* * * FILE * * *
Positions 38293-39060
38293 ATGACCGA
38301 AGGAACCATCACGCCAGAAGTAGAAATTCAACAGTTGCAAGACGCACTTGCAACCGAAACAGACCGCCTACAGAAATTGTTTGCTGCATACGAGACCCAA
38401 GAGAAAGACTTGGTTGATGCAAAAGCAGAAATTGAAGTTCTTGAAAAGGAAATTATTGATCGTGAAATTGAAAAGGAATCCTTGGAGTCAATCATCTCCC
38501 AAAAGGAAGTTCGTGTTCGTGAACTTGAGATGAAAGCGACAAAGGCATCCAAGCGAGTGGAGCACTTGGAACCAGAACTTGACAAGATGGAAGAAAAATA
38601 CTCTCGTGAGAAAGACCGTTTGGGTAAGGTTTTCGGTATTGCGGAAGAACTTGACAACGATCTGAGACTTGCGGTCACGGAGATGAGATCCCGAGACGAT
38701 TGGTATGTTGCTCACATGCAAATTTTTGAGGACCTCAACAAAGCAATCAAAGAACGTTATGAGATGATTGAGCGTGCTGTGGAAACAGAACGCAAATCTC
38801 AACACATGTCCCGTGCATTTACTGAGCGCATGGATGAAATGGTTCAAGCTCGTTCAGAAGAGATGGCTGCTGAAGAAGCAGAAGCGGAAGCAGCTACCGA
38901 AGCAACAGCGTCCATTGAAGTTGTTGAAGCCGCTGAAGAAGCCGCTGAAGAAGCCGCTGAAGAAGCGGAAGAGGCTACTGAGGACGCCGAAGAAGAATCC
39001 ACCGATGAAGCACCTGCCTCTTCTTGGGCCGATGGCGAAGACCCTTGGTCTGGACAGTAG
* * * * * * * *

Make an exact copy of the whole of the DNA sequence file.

Positions 38293-39060
38293 ATGACCGA
38301 AGGAACCATCACGCCAGAAGTAGAAATTCAACAGTTGCAAGACGCACTTGCAACCGAAACAGACCGCCTACAGAAATTGTTTGCTGCATACGAGACCCAA
38401 GAGAAAGACTTGGTTGATGCAAAAGCAGAAATTGAAGTTCTTGAAAAGGAAATTATTGATCGTGAAATTGAAAAGGAATCCTTGGAGTCAATCATCTCCC
38501 AAAAGGAAGTTCGTGTTCGTGAACTTGAGATGAAAGCGACAAAGGCATCCAAGCGAGTGGAGCACTTGGAACCAGAACTTGACAAGATGGAAGAAAAATA
38601 CTCTCGTGAGAAAGACCGTTTGGGTAAGGTTTTCGGTATTGCGGAAGAACTTGACAACGATCTGAGACTTGCGGTCACGGAGATGAGATCCCGAGACGAT
38701 TGGTATGTTGCTCACATGCAAATTTTTGAGGACCTCAACAAAGCAATCAAAGAACGTTATGAGATGATTGAGCGTGCTGTGGAAACAGAACGCAAATCTC
38801 AACACATGTCCCGTGCATTTACTGAGCGCATGGATGAAATGGTTCAAGCTCGTTCAGAAGAGATGGCTGCTGAAGAAGCAGAAGCGGAAGCAGCTACCGA
38901 AGCAACAGCGTCCATTGAAGTTGTTGAAGCCGCTGAAGAAGCCGCTGAAGAAGCCGCTGAAGAAGCGGAAGAGGCTACTGAGGACGCCGAAGAAGAATCC
39001 ACCGATGAAGCACCTGCCTCTTCTTGGGCCGATGGCGAAGACCCTTGGTCTGGACAGTAG